5dpo Team description 1 Introduction 2 The Global Level - LiU IDA

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for the ball. This system consists in one or more color video cameras, placed directly ... ball can be partially or totally hidden by the robots body. It can have the.

RoboCup-99 Team Descriptions Small Robots League, Team 5dpo, pages 85–89 http://www.ep.liu.se/ea/cis/1999/006/15/


5dpo Team description 5dpo Paulo Costa, Antonio Moreira, Armando Sousa, Paulo Marques, Pedro Costa, Anibal Matos

PaC, AM, AS, PM, PeC, AM: Faculdade Engenharia da Universidade do Porto

Abstract. This paper describes the 5dpo team. The paper will be divided into three main sections, corresponding to three main blocks: the Global Level, the Local Level and the Interface Level. These Levels, their subsystems and some implementation details will be described next.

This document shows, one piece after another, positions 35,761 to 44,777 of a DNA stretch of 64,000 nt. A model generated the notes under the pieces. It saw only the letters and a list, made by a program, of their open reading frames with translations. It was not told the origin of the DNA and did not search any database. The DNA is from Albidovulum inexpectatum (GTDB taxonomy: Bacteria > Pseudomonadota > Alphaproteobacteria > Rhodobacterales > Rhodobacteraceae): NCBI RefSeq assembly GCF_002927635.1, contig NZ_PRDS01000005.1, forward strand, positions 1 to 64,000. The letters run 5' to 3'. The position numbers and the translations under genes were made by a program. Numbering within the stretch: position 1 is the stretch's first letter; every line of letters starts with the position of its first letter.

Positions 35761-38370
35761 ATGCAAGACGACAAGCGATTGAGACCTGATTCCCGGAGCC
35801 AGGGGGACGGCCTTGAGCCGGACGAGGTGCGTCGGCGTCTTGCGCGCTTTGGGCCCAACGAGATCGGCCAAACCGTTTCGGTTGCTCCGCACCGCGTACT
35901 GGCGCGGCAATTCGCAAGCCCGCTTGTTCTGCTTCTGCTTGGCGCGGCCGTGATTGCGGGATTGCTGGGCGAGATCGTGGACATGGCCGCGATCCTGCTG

This is our second participation in the Robocup Competition. Our robots comply with the F-180 League Regulations that constrain their dimensions: the occupied floor area must not exceed 180 square centimeters and the height must be bellow 15 centimeters. That limits the processing power and the kind of sensory devices that can be fitted in. On the plus side it also limits the costs and eases the mechanical design. The main options that shape the way the 5dpo team was designed were: the use of a global vision system with more than one camera, the relative autonomy (in a short time frame) expected from the robots and the unidirectional nature of the radio link. The whole team can be seen as a system divided in three basic levels. The global vision system saves us from building robots with onboard cameras and the corresponding processing power. It also gives us a global view which is independent from the robots state. As the radio link cannot be complete ly reliable we tried to fit the robots with some autonomy so that they can survive a small starvation of orders from the global controller. That can ease the problem of lost packets over the air. We will now describe each level and its subsystems.